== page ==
Factory of the future opens

Key technology – microelectronics Factory of the future opens

On Monday, one of the world’s most modern semiconductor factories opened in Dresden. In her video message, Chancellor Angela Merkel described it as an outstanding example of a factory of the future. Today, she said, we are more dependent than ever before on semiconductors – without them, high speed computing power and data processing are inconceivable.

 
Chancellor Angela Merkel at the online opening of a Robert-Bosch GmbH semi-conductor factory in Dresden

Chancellor Angela Merkel at the online opening of a new semiconductor factory. The Federal Ministry for Economic Affairs and Energy provided around 140 million euros to support construction of the plant. Production is scheduled to begin at the end of 2021.

Photo: Bundesregierung/Denzel

In future, the most modern generation of chips are to be manufactured in Dresden for countless high-tech applications. On Monday, Chancellor Angela Merkel took part in the online opening of Europe’s first fully connected and data-driven semiconductor factory, and she had her own message. She described the semiconductor factory as an outstanding example of a factory of the future. Today, she said, we are more dependent than ever before on semiconductors. Without them, high speed computing power and data processing are inconceivable. Semiconductors are the foundation for almost every promising technology for the future.

As chips shrink in size, their importance grows

The company Bosch has built a new semiconductor factory that covers an area of about 100,000 square metres. The plant is highly automated and fully connected using 5G technology. The chips are manufactured on silicon wafers measuring 300 mm in diameter. The individual sections within the factory will be started up gradually. The company has scheduled the full production launch for the end of 2021.

“Oil used to be considered the lifeblood of an economy. Today we are more dependent than ever before on semiconductors,” said Chancellor Angela Merkel in her online message. The new semiconductor factory steps up our capacities in the microelectronics sector, she continued. “While chips are shrinking in size, they are becoming increasingly important for our economy, and almost every aspect of our lives. Almost every promising technology for the future builds on microelectronics – artificial intelligence applications, quantum computing and autonomous and connected driving, which is Bosch’s field of special expertise.”  The factory sets new standards in fully connected and data-driven production, making it an outstanding example of a factory of the future, delivering chips that are to be used primarily in the field of future mobility, said the Chancellor.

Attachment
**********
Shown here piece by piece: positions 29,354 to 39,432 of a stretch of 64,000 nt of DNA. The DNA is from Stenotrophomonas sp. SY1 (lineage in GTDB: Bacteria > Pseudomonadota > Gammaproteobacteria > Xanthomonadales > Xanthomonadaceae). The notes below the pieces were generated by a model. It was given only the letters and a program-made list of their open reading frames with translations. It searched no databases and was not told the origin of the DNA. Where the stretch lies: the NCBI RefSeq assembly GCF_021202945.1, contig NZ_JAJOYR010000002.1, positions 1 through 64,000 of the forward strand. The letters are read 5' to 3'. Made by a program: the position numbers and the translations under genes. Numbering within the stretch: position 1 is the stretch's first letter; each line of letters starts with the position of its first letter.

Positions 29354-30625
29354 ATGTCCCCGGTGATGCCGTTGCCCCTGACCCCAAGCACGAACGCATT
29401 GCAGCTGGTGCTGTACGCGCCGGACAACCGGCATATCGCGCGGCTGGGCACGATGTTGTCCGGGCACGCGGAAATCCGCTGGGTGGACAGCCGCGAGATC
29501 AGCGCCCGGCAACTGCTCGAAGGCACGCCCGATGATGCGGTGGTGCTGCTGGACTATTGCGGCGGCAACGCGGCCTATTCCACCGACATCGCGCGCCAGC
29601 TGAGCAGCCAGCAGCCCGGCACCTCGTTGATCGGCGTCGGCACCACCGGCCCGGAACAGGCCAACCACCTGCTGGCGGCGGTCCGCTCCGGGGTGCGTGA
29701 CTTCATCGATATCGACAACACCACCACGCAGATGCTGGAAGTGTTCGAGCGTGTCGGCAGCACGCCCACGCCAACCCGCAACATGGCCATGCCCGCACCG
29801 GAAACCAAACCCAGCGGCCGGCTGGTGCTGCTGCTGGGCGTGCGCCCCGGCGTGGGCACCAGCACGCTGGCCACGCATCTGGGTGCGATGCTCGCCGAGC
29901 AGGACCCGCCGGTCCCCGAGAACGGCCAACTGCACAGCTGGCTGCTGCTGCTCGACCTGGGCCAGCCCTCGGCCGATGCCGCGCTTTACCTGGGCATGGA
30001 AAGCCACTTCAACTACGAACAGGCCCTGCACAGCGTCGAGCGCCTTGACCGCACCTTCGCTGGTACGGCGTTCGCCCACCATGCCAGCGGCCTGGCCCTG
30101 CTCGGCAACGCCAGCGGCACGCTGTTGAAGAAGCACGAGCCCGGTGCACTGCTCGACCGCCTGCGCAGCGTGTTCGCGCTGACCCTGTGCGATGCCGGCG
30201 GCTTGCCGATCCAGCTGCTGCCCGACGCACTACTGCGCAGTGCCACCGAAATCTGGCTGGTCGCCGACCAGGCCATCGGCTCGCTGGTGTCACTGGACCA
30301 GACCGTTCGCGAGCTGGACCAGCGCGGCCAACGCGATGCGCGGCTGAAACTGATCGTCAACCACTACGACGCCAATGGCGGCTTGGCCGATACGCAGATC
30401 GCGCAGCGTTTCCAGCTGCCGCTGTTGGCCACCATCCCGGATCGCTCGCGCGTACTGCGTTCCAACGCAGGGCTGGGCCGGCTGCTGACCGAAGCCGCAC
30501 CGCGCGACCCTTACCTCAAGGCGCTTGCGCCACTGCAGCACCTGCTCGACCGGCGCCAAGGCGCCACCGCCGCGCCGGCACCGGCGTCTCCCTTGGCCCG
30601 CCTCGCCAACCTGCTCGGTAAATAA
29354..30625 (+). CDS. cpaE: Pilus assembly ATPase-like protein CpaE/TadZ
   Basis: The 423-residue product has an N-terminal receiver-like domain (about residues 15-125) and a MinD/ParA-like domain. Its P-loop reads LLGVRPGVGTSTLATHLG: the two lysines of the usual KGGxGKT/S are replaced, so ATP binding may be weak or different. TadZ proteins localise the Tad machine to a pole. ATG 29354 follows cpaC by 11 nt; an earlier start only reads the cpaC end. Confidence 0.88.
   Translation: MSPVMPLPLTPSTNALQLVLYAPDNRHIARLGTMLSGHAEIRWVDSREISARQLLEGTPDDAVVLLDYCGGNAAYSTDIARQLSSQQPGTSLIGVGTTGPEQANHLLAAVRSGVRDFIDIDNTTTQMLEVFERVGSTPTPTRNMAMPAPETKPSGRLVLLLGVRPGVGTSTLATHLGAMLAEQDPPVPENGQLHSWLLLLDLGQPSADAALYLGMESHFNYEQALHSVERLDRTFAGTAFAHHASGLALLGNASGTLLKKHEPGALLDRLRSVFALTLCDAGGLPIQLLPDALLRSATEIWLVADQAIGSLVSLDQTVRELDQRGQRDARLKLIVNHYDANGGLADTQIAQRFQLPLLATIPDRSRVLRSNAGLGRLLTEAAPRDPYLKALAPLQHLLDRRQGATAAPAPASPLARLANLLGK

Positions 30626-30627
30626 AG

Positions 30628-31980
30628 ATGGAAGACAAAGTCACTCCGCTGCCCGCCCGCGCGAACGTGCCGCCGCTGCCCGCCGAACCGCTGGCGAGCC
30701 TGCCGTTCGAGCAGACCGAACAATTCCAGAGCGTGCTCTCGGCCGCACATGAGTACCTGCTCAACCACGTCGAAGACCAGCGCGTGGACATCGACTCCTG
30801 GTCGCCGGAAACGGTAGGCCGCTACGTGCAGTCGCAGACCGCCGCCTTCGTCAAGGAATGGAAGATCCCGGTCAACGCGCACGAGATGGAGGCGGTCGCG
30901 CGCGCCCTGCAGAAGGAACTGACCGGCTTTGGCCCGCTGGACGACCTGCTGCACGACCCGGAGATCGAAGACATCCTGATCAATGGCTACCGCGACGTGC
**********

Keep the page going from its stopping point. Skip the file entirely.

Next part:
Promoting microelectronics

The construction of the factory is supported by the Federal Government as part of an Important Project of Common European Interest (IPCEI).

The new factory is particularly good news given the chip shortages on global markets since the start of the year. This has led to difficulties in the automobile industry and in other sectors. Many manufacturers have been forced to modify or curtail production.

The shortages are doubtless in part linked to the pandemic, but above all they are a reflection of demand for semiconductor products in the age of the internet of things. It is no coincidence, the Chancellor continued, that we declared microelectronics an IPCEI – an Important Project of Common European Interest. With France, Italy, Austria and the United Kingdom, Germany facilitated public support worth 1.75 billion euros – about one billion euros of this in Germany alone. The Bosch factory in Dresden is one of the central projects that benefit from precisely this support.

Germany is to continue and indeed step up its support for the microelectronics sector. The aim is for Germany and Europe to increase their share of the world market and catch up with competitors in Asia and the USA. Attractive conditions are needed that will attract national and international investors. For this reason, at the start of 2021, the German Federal Government launched a new support programme with a volume of 400 million euros, in order to drive progress in the research-intensive field of microelectronics.

What are semiconductors? Although we cannot see them, semiconductors are in many of the technical devices we use. In the form of microchips they are part of our cars, smartphones and other everyday technical devices, where they perform vitally important tasks. Semiconductor manufacture is a complex process, involving many individual steps. Microchips are increasingly needed in the forward-looking fields of electric mobility and autonomous driving in particular. The Federal Ministry for Economic Affairs is fostering the development of new microelectronics manufacturing plants and products to the tune of up to 1 billion euros.

It is impossible to overstate the fact that the new factory is the largest single investment in the history of the company, said Chancellor Angela Merkel in her video message, praising Bosch. “The sheer size and the additional production capacities of the plant are impressive. The most modern data-driven ongoing production optimisation sets the Dresden plant apart and makes it a smart factory. Or, to put it differently, natural and artificial intelligence form a productive symbiosis here with the internet of things.”

IPCEI on Microelectronics
Under the ongoing Important Project of Common European Interest (IPCEI) on Microelectronics, Germany, France, Italy, Austria and the United Kingdom are working together to uphold and extend European capacities and expertise in the field of microelectronics. For this, they are investing a total of 1.9 billion euros in state funding. All in all, 32 European companies are involved in the IPCEI on Microelectronics. 18 of them have production plants in Germany.